Deadwood was cut down before its time. The Emmy and Golden Globe winning Western was beloved by critics and its passionate audience that devoured David Milch’s deconstructionist and nihilistic vision of the Old West. Still, HBO cancelled the series after its third season despite the fact that creator Milch was planning a fourth and final year. While we are at last about to get our Deadwood conclusion with a TV movie taking us back to 19th century South Dakota, it’s still 13 years after season 3 ended, and some threads cannot be rewoven—including one of the most intriguing between Kim Dickens’ Joanie Stubbs and Powers Boothe’s Cy Tolliver.
When last we saw Joanie, her dream of owning her own establishment named Chez Amis lay in tatters after the violent cruelty of a parasitic investor. Nonetheless, Joanie had hopes to turn it into a school and, for better and worse, a complicated relationship with Cy Tolliver, the violent and mercurial proprietor of the Bella Union—as well as something akin to Joanie’s friend. The two’s connection had unfinished business that will remain so as Boothe sadly passed away in 2017.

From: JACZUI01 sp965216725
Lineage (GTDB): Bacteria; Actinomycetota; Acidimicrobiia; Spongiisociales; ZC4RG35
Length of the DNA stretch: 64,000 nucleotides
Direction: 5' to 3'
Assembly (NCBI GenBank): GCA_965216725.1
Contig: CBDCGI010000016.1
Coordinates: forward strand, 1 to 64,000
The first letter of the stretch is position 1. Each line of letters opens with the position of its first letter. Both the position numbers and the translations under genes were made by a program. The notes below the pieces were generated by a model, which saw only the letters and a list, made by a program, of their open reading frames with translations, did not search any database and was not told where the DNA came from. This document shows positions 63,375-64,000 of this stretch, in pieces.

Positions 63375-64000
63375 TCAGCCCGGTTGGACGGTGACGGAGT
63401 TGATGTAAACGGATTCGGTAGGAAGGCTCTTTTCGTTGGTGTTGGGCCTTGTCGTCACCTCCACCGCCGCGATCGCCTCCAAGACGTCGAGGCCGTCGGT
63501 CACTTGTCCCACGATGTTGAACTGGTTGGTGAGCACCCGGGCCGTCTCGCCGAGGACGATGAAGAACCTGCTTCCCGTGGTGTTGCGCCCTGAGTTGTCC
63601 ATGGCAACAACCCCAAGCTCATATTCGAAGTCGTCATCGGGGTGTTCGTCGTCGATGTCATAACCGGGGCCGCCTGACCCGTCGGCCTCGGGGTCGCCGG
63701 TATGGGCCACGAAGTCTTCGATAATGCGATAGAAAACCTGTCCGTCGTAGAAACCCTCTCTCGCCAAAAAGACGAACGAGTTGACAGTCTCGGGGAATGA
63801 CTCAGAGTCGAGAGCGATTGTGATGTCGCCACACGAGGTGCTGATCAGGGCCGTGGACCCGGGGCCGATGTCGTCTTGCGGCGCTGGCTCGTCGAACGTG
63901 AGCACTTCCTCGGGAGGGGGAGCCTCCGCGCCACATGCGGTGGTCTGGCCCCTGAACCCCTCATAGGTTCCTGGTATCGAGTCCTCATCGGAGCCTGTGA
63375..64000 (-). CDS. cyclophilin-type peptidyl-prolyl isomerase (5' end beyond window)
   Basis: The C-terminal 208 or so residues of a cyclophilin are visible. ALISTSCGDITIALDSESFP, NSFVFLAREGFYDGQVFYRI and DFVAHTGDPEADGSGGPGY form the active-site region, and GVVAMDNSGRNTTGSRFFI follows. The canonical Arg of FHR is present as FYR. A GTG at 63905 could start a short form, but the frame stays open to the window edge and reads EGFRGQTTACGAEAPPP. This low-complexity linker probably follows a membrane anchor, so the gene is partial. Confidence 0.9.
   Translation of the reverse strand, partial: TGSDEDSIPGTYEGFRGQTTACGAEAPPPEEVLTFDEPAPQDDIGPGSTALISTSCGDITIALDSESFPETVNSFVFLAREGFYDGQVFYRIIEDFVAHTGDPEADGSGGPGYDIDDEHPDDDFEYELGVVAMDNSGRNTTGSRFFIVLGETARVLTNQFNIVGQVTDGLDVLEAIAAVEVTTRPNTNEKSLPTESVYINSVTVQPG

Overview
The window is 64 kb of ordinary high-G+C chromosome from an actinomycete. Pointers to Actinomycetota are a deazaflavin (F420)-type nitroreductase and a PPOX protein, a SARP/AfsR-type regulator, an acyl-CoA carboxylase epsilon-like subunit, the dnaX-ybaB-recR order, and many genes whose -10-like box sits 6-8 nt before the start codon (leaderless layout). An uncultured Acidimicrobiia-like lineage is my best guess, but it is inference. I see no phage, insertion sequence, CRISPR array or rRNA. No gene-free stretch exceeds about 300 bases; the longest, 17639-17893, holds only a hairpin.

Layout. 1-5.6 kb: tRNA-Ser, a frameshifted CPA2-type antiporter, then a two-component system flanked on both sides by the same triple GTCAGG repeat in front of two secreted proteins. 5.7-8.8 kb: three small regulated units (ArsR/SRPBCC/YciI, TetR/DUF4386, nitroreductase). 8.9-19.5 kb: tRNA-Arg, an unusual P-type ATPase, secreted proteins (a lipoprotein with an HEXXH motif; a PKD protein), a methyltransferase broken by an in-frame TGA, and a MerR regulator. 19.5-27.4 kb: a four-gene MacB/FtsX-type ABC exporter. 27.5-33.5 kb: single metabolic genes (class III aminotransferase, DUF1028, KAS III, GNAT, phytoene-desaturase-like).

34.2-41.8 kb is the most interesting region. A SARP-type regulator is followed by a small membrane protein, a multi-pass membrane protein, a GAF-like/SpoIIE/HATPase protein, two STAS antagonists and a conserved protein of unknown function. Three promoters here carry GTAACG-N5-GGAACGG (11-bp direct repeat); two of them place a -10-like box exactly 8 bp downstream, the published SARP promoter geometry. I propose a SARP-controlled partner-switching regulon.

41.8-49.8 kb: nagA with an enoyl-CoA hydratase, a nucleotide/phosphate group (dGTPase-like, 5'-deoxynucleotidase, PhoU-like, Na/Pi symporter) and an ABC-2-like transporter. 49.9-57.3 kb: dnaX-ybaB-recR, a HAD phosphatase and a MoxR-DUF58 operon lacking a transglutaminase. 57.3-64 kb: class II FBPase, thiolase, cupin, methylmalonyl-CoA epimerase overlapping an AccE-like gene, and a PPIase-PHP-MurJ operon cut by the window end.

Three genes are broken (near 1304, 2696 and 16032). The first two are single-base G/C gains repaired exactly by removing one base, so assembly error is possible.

But now we know thanks to Dickens that the actor and Cy’s shadow over the town of Deadwood will be acknowledged in this year’s upcoming Deadwood TV movie.
“Yeah,” Dickens says with a thoughtful pause before adding another affirmative when I ask her at SXSW of whether there will be some type of nod or tribute to Boothe in the film. “It’s hard to go back with some we have lost, and especially for me. He was my dance partner, and it was bittersweet going in there, stepping back into the Bella Union.”
Yet it is a return she’s long anticipated, even when she thought the odds of it ever happening were long gone.
“They sort of teased the idea ever since we were prematurely cancelled,” Dickens says. “It’s been talked about and dangled, and then all of a sudden you would hear, ‘Absolutely not, it’s absolutely not happening.’ But then you’d hear ‘Well, so and so, David went and met with.’ But I think it should’ve happened a while ago, but there again, it just may be its right time.”
For Dickens, the joy of returning to the Bella Union and its history, as well as its future, is what’s most important.
“Just to be able to read the script again and read those voices and the dialogue, and to be with David Milch again, it’s just remarkable.”
Deadwood continues its remarkable Lazarus project when its movie debuts on May 31.